The truly late nights have commenced.  Early season offers some comfort - fishing... + sleep, time spent with family and friends, dinner.  But Hex, well that's a totally different story.  As I sit here drinking coffee, with my eye lids drooping from already a few late nights (which, let's be honest, are actually just very early mornings), trying to remember when my last solid dinner was OFF the river, plenty more late nights in the future, because well...HEX...sometimes I question my sanity.  I think I've finally convinced most of the people I know that I work "third shift", but let's be honest - I'm on the river chasing bugs.  But, like any good natured die-hard from Michigan, you have to pay your dues, and sometimes dues are measured in lost hours of sleep, to enjoy something that I consider to be one of the most miraculous occurences of the natural world - the hatch of the Hexagenia limbata mayfly

The hex started this last weekend.  Typically the lakes go first - Crooked, Burt, Charlevoix, Walloon.  Then the rivers.  But not this year.  The hot heat caused a good number of bugs to wiggle on up and pop.  We had a couple days of spinner flights that tapered off, and now we seem to be back to the normal pace of things.  The next couple weeks, especially this coming weekend, should be solid.  The days are long, the heat is cranked up, and the bugs (and fish) are ready.  

For those of you who have experienced a hex spinner flight, and the following slurp and gulp of fish joining the party - you already know what I'm talking about.  But for those of you who have tried and missed it, or who haven't been on the river at the right time, the hex hatch is by far one of the neatest experiences you can have with a fly rod in hand.  It may not be my end-all-be-all favorite - brook trout still have my heart - but it's something that is nothing short of incredible.  My girlfriend experienced her first hex spinner flight the other night.  She described it as "one of the most amazing things she has ever being in a snowglobe and a meteor shower all at once...a fairytale."  She has fished nearly all her life, but just recently started fly fishing - because ya know, dating a fly fishing guide and either fly fish, or you don't date one for long.  She said she had never seen so many trout feeding at one time, and was truly amazed.  A guest of mine last night, who has experienced hex hatches on numerous occassions, caught "the largest brown trout" he had caught in years.  That's the beauty of the hex hatch.

On one side of the coin is the beauty - think of it as a brand new penny - clean, spotless.  On the other side of the coin is something completely different.  The other side is like the century old penny - green from years of wear, but still something to treasure.  The sleepless nights, the early mornings with coffee just to keep your eyes open, the lack of shaving...showering, the clothes that have an aroma of Deep Woods Off, bonfire, and cigar smoke permeating from the very fibers that hold the clothing together - Simms "Hex Hatch"...trademarked.  Those of us that forget what day it is; leave our families for days on end - sometimes weeks.  I truly believe that some of our families just assume we are permanently on the river from June 20th through the first week of July, and only some of us come out of hiding for the 4th of July festivities.  The Cliff bar & gas station sandwhich dinners pulled from a damp pack or vest.  The cheap cigars.  The "my beer is warm because I haven't stopped for ice in 3 days, but oh well, I'll drink it anyway."  The new kid coming in on day 3 and saying "I'm so tired", and our response is "drink more coffee, you'll be good."  That's the other side of the coin.  No rest for the weary.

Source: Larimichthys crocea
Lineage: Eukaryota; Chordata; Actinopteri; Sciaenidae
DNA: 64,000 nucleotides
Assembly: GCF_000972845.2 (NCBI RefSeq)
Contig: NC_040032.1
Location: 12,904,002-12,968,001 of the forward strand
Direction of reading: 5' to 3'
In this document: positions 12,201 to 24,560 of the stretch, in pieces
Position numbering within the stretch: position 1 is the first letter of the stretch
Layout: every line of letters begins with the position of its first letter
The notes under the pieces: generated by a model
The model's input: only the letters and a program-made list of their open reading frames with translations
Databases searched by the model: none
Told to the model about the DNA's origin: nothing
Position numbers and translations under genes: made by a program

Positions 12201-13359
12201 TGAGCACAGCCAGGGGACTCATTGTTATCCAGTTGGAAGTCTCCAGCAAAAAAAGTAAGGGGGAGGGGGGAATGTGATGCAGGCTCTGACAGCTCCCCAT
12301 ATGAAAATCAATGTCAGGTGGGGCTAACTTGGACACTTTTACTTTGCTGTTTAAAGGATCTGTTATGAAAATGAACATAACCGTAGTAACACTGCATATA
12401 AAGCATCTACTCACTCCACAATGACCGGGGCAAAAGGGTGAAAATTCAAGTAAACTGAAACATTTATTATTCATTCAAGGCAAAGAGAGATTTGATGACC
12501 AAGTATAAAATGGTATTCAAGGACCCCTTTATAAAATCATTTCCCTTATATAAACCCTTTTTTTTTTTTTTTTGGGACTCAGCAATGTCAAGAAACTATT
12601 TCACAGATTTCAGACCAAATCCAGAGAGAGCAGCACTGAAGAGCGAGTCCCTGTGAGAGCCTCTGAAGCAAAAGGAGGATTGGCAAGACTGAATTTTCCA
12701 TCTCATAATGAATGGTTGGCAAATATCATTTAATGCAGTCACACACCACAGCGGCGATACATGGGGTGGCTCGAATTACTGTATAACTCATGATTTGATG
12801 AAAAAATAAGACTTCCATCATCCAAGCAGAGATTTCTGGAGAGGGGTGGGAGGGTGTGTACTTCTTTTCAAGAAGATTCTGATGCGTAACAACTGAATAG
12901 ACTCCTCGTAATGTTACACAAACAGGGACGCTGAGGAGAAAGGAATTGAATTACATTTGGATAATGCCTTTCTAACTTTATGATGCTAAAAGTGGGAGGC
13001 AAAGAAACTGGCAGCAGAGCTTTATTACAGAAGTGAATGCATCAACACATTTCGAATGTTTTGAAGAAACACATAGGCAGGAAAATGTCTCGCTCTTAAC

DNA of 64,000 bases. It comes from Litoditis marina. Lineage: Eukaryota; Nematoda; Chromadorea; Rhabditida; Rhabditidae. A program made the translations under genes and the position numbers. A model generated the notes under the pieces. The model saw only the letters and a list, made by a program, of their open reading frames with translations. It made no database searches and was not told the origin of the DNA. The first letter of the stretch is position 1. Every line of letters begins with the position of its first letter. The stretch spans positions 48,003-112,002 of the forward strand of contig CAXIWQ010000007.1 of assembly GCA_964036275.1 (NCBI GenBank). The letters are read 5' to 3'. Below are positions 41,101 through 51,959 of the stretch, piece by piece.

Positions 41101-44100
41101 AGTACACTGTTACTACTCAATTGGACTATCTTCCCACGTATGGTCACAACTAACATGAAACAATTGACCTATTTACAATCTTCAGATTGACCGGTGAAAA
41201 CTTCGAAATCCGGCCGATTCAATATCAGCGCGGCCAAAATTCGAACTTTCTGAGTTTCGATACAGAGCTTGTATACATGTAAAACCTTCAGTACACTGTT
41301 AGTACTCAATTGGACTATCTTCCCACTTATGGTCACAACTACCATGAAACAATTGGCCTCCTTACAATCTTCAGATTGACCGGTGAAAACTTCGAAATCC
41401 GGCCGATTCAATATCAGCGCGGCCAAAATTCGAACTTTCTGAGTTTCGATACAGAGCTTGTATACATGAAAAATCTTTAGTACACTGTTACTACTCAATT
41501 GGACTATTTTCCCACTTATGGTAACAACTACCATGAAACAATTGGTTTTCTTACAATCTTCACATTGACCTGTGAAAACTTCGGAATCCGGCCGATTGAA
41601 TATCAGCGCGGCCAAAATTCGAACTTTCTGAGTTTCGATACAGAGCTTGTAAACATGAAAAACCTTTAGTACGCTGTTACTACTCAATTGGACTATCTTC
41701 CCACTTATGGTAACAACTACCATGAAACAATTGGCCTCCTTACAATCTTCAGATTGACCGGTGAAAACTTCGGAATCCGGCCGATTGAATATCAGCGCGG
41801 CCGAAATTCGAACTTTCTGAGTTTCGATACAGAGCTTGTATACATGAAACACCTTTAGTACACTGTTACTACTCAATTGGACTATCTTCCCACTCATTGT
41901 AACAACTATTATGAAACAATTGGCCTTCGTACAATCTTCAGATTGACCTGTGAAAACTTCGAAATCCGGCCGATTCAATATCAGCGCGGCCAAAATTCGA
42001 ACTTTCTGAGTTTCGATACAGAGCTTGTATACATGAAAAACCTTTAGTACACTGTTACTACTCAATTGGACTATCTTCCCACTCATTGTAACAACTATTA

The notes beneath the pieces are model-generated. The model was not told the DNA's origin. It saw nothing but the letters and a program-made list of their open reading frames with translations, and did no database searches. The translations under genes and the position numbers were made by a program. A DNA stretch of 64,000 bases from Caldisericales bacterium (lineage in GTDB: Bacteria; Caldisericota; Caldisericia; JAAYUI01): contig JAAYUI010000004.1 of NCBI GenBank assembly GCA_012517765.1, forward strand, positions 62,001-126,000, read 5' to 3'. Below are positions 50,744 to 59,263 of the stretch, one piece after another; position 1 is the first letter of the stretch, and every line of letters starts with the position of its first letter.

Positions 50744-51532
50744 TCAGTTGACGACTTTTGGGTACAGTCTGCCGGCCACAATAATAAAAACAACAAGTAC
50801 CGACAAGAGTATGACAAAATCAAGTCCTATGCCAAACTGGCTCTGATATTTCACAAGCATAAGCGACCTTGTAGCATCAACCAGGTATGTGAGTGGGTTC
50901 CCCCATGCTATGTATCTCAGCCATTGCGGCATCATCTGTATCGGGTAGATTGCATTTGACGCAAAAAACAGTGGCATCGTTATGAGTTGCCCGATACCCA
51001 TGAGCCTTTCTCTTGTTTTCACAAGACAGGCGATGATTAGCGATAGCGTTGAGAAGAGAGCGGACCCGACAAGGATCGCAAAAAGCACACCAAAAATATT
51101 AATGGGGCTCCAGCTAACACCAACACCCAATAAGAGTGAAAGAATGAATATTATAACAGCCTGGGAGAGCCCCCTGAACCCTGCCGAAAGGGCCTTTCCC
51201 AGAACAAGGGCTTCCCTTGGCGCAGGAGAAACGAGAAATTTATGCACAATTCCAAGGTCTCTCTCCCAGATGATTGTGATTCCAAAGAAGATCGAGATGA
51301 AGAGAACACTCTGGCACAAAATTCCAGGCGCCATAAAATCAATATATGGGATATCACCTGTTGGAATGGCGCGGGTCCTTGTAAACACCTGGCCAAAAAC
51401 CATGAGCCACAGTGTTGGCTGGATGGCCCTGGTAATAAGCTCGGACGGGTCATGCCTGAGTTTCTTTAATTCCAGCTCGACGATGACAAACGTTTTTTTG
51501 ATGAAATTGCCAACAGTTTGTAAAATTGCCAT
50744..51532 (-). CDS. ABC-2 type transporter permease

Luckily, some of us find the medium.  We shave every few days.  We keep our coolers iced down.  We throw a load of laundry in.  We bathe - maybe in the river - but we're clean...enough.  We finally find time to take our sister fishing - even if only for an hour.  We realize that time is precious.  We appreciate our time on the water, but we appreciate it even more when we are able to distance ourselves for a day.  Because, in the words of John Voelker, "I suspect that men are going along this way for the last time, and I for one don't want to waste the trip."  We find a way to enhance our experience, instead of forgetting the experience because we are sleepwalking.  However, for those of us that work in this world, we have the luxury of taking a step back sometimes.  For those of you that work in a cubicle 350 days a year...take 2 weeks off, pack the car, and turn the GPS to "up north".  We'll be here when you get here.  

See you on the river~